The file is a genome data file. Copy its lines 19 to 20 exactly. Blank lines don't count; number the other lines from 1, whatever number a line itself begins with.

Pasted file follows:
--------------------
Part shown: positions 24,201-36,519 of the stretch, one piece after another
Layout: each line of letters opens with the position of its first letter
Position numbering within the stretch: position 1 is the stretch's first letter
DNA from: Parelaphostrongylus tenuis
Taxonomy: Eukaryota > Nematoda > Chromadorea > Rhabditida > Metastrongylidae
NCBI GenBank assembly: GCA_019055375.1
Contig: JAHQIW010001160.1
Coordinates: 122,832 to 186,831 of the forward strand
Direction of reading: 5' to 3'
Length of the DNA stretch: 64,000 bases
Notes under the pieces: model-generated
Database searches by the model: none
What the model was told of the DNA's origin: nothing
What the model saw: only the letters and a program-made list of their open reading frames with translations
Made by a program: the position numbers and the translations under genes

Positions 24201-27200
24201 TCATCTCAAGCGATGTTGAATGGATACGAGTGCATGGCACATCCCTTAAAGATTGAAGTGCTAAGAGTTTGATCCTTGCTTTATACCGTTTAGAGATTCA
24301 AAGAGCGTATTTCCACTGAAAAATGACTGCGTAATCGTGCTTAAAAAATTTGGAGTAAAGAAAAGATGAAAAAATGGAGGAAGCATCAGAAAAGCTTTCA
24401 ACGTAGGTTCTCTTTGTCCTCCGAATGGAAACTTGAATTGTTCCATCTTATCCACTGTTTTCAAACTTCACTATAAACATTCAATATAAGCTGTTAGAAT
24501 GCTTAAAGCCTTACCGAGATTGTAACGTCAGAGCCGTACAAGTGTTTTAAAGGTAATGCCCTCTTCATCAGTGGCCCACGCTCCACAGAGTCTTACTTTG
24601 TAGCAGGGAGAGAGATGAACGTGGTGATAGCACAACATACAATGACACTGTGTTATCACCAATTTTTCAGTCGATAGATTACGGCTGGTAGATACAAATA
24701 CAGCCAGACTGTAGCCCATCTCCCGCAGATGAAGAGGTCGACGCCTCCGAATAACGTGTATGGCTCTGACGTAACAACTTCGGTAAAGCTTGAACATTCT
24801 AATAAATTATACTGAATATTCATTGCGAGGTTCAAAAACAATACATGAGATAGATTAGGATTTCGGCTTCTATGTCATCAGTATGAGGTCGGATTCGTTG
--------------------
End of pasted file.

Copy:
24401 ACGTAGGTTCTCTTTGTCCTCCGAATGGAAACTTGAATTGTTCCATCTTATCCACTGTTTTCAAACTTCACTATAAACATTCAATATAAGCTGTTAGAAT
24501 GCTTAAAGCCTTACCGAGATTGTAACGTCAGAGCCGTACAAGTGTTTTAAAGGTAATGCCCTCTTCATCAGTGGCCCACGCTCCACAGAGTCTTACTTTG